What began as a toe-to-toe argument between two groups of teen-agers escalated into a wild shooting incident inside a West Covina shopping mall Monday night, leaving one bystander and one gang member injured and sending more than 50 horrified shoppers ducking for cover.
The melee, one of a number of violent incidents that have plagued Los Angeles-area shopping malls and theaters, broke out between members of two warring gangs about 6:30 p.m., during peak shopping hours at The Plaza, police said.
Like other malls, The Plaza in the San Gabriel Valley has become a magnet for young people--some of them gang members who engage in occasional arguments and shoving matches. Until Monday night, it was mild violence that the mall's unarmed security guards could usually handle, merchants said.
But during the gunfire, a 45-year-old woman was struck in the leg by one of 15 bullets that ricocheted through the mall, police said. The shopper, whose name was not disclosed, was treated at a nearby hospital and released. Another bullet passed through the wrist of a 15-year-old gang member involved in the dispute, police said. He also was treated at a hospital and released.
Police said the battle involved four gang members from Duarte and 11 rival gang members from Monrovia and El Monte, most just 14 or 15 years old. The two gangs had been feuding for some time, said West Covina Police Cmdr. John Distelrath, adding that one recent conflict involved a killing in another city.
"Why these two gangs ended up in West Covina is beyond me," Distelrath said. "They were a long way from home."
The incident took police and mall operators by surprise.
"This is really shocking," said Bill Garcia, a shoe store manager at The Plaza. "In my 16 years at this mall, there's been absolutely nothing of this magnitude."
"All the people were talking about it," said Elisa Rodriguez, another mall shop employee. "I'm worried. A lot of the young boys, they act so crazy."
Robert Medina, 35, a shoe store employee, said he called mall security when he saw the two groups arguing near his shop. The gang members decided to fight outside the mall and were followed toward the doors by a large group of onlookers, Medina said.
But some of the gang members broke into a run and sprinted for the entrance. Two of them then turned, took out automatic handguns--.22-caliber and .25-caliber--and fired the shots, Distelrath said.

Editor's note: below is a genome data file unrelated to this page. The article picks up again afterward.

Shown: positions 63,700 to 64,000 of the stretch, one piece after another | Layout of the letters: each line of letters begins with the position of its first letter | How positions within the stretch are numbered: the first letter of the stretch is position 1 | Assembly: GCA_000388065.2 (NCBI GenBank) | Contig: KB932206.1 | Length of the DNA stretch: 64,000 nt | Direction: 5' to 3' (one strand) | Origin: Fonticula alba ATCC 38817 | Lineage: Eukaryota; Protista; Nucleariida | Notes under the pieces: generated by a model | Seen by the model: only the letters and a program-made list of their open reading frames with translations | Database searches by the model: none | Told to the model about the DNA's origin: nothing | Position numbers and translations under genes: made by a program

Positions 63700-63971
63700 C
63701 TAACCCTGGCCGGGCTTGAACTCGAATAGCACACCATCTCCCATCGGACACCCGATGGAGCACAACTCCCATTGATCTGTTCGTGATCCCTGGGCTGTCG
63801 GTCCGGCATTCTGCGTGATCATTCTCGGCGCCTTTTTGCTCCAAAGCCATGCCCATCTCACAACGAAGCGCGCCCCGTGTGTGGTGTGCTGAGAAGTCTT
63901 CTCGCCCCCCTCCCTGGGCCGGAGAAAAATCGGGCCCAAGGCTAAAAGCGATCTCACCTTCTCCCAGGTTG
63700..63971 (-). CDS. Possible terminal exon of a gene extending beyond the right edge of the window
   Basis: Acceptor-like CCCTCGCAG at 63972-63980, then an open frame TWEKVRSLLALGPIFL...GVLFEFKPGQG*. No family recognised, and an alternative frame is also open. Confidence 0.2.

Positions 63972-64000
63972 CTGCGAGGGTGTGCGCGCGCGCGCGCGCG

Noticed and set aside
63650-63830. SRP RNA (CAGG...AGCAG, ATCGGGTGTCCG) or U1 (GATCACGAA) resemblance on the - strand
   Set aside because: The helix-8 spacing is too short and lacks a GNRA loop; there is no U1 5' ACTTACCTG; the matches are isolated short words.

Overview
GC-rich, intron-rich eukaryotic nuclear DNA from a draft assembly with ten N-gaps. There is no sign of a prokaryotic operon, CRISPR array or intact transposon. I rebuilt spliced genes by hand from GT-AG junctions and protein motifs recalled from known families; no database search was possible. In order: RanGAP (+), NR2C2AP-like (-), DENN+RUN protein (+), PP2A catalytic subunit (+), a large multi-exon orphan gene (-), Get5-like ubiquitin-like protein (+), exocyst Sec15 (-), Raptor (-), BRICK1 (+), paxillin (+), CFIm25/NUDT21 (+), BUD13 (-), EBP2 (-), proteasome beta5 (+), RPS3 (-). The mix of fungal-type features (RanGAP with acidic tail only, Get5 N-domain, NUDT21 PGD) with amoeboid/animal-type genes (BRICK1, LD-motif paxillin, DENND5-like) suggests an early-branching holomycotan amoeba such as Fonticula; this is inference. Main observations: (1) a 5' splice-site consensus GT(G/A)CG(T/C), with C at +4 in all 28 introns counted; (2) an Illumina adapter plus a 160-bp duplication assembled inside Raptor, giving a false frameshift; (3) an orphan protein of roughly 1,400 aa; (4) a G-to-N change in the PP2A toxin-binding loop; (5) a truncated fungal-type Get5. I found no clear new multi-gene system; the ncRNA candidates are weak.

The hail of gunfire sent shoppers scrambling. Sales clerk Teedra Moses, 17, said she heard the shots echo through the mall and felt they were close to the nut store where she works on the mall's first floor.
"There were about seven of them," Moses said of the shots. "I didn't know where they were coming from. So I just ran to the back of the store because I didn't want to get shot."
Another shopper, who asked not to be identified, said she feared for her infant son and so stayed on the mall's upper level. But her boyfriend ran to a window and saw the shooters fleeing in a car, she said.
By the time police arrived, gang members had left, Distelrath said.
On Tuesday, West Covina police were investigating and no arrests had been made, he added. Meanwhile, the mall's manager joined police in pledging that security guards and police officers would be more visible both inside and outside the mall to prevent future gang clashes.
"We are going to discourage gang members from entering the mall," Distelrath said. "There's no problem if they're there to shop, but we don't want them hanging around."
However, policing the problem is not expected to be easy. Distelrath said gang members regularly visit shopping malls and cannot be summarily ejected.
Glendale Police Sgt. Matt Wojnarowski, who staffs a substation inside the Glendale Galleria, said gang members frequent malls and movie theaters along with other youths. They are ejected by mall security guards if they misbehave and can be banned for 90 days from the mall. If they engage in criminal behavior, Glendale police step in.
But gang membership in itself is not sufficient to ban them from the malls.
"If they're walking through the mall, just that alone is not going to cause us to bother them," Wojnarowski said. "They need to buy clothes, too."
Deborah Hardy, marketing director at Fox Hills Mall in Culver City, expressed similar concerns. Mall security or staff members may not be qualified, she said, to decide who is a gang member.
"We don't label people as they walk in the door," Hardy said. "The mall is a quasi private-public entity and we don't eject anybody from the mall unless there are very good grounds to do so."
Greg Beyer, general manager of The Plaza, said the mall's 22 security guards may work different shifts or be beefed up with new hires to provide additional visibility. Typically, the security guards identify and eject gang members promptly if they create disturbances inside the mall, he said.
But one merchant, who called for gang members to be prohibited altogether, doubted whether additional security would make the difference. "I'm quite upset," said the merchant, who asked not to be identified. "It's getting worse every day."
The gunfire follows a series of violent incidents at public places.
On Dec. 22, 1990, a 17-year-old boy and a 49-year-old woman holding her grandchild were wounded at the Long Beach Plaza when shots were fired between between rival gangs. In 1988, a 16-year-old boy was shot and killed by gang gunfire at the Panorama City Mall.
A year ago, five kidnap-murders occurred at shopping malls in the San Gabriel Valley, leading to four arrests. Movie theaters showing gang-related movies also have been the sites of gang violence, notably in Westwood and Monrovia.
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